Overview and Objectives
Main Topic
Subtopic 1: Physical Examination of Urine
1.1, 1.2, 1.3
  Subtopic 1 Summary
Subtopic 2: Chemical Testing
2.1, 2.2, 2.3
  Subtopic 2 Summary
Subtopic 3: Microscopic Examination of Urine Sediment
3.1, 3.2
  Subtopic 3 Summary
Module Summary

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Contents of This Section

(All links are to subsections within this file.)

  About Leukocytes
Epithelial Cells
  About Epithelial Cells
  Squamous Cells
  Renal Tubular Cells
    About Tubular Cells
    Proximal Renal Tubular Cells
    Collecting Duct Renal Tubular Cells
    Necrotic Renal Tubular Cells
    Renal Epithelial Fragments
    Renal Cells and Fragments from the Terminal Section
  Transitional Cells (Urothelials)
    About Transitional Epithelium
    Transitional Cells
    Transitional Eipthelial Fragments
Oval Fat Bodies
  Origin of the Fat Droplets
  Clinical Value


To identify urinary sediment cells is a difficult task. Some cells have characteristic features, therefore easily identifiable. On the other hand, some cells, even with sophisticated stains, remain a challenge. The diversity of cells that one can meet is notable. Cells found in urine can belong to the reticuloendothelial system (leucocyte, macrophage) or to the epithelial system. Urinary cells can originate from the kidney or from the lower urinary tract, from the superficial lining or from a deeper source. In an adult male, cells can also originate from the prostate and the urethra.

Urine is not a favorable media for maintaining cell structures. Most cells undergo rapid changes (degeneration, rupture, vacuolization, granulation of the cytoplasm) that profoundly affect the visual aspect of the cell. These changes are more pronounced if the cell comes from the higher urinary tract because aggression due to osmotic variation adds to the energy lack and other causes of morphological change. The best preserved cells are usually bladder cells, while a well preserved proximal renal tubular cell is exceptional. Some pathologies, like inflammation, metaplasia, neoplasia, are known to affect the cellular aspect.

All experienced urinary sediment microscopists have seen some cases of cells, so special, that identification was a best guess based on the sediments context. This situation, while being frustrating, should not be considered as a failure. Identification of all the figures seen in the urinary sediment is quite impossible; so,one must focus his effort on element of clinical value.


About Leukocytes


Leukocytes or white blood cells designate all the hemoglobin free blood cells. These cells belong to the reticuloendothelial system. Based on their nuclear aspect, white blood cells can be divided into two categories: mononuclear cells and polynuclear cells. Lymphocytes and monocytes are the principal mononuclear cells and polynuclear are subdivided into neutrophilic, eosinophilic and basophilic cells. In the urinary sediment, the term leukocyte is usually interpreted as polynuclear, mostly neutrophils. The reason for this situation is that the neutrophils are, by far, the most abundant leukocytes in urine. In a normal specimen, up to 6 or 7 neutrophils / high-power field can be observed. High neutrophil counts are usually related to an inflammation process.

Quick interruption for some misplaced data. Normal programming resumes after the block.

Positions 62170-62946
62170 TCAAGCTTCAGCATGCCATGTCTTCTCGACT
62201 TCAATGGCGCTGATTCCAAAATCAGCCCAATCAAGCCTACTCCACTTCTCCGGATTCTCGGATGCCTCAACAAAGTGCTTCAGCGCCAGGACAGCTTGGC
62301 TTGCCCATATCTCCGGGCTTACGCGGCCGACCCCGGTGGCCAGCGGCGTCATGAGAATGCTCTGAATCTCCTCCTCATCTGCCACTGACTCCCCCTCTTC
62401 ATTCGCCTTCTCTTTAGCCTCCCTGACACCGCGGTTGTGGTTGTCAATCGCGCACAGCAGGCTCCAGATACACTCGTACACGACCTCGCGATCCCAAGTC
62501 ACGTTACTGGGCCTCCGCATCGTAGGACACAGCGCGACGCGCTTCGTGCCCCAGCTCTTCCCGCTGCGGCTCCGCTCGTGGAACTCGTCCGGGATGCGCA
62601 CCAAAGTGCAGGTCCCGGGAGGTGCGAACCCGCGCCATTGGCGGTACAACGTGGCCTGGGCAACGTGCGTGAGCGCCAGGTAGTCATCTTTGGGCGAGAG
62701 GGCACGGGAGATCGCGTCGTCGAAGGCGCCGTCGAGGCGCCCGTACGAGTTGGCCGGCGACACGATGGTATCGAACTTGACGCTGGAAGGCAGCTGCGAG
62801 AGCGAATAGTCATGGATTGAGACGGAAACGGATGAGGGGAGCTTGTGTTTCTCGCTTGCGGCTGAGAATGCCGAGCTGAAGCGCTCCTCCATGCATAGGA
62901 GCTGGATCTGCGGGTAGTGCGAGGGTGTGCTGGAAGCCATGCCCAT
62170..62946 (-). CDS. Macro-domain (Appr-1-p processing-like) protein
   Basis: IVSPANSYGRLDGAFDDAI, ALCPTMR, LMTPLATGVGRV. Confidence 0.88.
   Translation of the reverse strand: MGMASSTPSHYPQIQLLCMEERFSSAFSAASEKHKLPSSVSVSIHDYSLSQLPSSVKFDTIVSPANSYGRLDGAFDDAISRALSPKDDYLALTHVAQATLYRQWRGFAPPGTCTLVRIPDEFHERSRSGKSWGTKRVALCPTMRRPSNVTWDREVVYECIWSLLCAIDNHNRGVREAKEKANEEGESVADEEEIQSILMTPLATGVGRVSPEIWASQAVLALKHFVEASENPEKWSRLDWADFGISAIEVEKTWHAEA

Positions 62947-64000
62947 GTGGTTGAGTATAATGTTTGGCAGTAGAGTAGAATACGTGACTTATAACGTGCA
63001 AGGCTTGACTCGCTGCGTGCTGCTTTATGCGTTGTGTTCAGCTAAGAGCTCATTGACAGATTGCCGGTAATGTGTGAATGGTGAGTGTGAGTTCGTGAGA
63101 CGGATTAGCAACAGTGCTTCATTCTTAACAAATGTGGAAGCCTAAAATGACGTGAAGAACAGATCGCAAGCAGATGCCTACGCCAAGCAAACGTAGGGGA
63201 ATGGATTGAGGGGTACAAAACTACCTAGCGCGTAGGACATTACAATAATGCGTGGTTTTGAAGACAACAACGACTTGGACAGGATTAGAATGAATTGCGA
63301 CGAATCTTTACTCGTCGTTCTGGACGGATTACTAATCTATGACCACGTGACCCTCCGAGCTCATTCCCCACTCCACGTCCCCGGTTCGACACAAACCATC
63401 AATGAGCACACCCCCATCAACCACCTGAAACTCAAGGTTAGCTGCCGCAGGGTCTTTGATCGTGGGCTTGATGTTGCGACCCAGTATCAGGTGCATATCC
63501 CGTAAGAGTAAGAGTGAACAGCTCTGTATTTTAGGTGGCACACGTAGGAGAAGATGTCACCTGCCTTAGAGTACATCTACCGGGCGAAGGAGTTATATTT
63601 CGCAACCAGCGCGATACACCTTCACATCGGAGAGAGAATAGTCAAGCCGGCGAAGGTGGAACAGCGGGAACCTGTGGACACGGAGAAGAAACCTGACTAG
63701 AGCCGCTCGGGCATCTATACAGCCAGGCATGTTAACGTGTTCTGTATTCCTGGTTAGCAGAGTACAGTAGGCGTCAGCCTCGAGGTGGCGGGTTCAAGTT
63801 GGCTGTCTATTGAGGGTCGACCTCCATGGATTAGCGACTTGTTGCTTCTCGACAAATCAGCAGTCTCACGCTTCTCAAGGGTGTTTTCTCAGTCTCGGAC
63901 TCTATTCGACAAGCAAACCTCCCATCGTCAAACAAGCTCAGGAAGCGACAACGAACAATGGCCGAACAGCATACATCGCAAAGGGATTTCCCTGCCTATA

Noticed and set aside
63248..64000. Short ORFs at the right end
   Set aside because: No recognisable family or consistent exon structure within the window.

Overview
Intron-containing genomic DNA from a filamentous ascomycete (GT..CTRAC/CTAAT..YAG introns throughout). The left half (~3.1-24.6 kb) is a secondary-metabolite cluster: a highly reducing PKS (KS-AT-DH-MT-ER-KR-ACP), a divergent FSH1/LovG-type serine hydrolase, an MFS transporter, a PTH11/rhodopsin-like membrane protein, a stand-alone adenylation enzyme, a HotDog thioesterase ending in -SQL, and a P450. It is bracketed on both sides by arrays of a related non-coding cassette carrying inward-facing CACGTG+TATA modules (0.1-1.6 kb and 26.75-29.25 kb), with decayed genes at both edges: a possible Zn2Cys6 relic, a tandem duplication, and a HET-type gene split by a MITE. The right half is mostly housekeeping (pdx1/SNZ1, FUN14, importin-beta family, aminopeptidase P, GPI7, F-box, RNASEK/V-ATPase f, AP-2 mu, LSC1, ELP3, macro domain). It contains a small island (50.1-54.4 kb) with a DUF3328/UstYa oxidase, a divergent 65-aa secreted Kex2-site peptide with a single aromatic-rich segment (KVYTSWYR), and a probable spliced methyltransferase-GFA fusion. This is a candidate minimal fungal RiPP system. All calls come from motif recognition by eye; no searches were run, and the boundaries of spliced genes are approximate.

Mononuclear leukocytes are occasionally seen. High mononuclear counts are usually related to a high blood count pathology, infiltrating the urinary space.

Under bright field microscopy and without staining, identification of the different types of white blood cells is almost impossible. The term leukocytes is indicated for the routine microscopy. The subclasses of leukocytes can be identified by staining with the Wright or PAP stain. Efficiency of these staining procedures is highly dependent of the conservation state of the cells. Staining with these represents a workload, not justified for the routine specimen.


A polynuclear neutrophil (neutro) is a plurilobular nucleus bearing cell with a slightly granulated cytoplasm. Neutros have two types of granulations (lysozome) named azurophilic and specific. Neutros lysozomes havediverse enzyme activities, some being specific like the peroxydase. Neutrophils also possess a heterogenic group of hydrolase gathered under the term esterase. One of these esterases, the Naphtyl AS-D Chloroacetate esterase, seems to be specific for the polynuclear lineage. This activity is shared with the mastocytes and some macrophages (some think that this activity is due to phagocyted neutros). Since mastocytes are not seen in urine, and that the macrophage size and aspect is quite different from leukocytes, this activity is used in a specific staining procedure for leukocytes.

Because of a pycnotic nucleus or of an unfavorable refractive index of the urine, the plurilobulated nucleus are not always obvious. Acidification of the sediment, with one drop of 2% acetic acid enhances the contrast of the preparation.

In the urinary sediment, there are two types of neutrophils. The first type is the usual named "Old" by Stamey. When numerous, these cells are related to inflammation.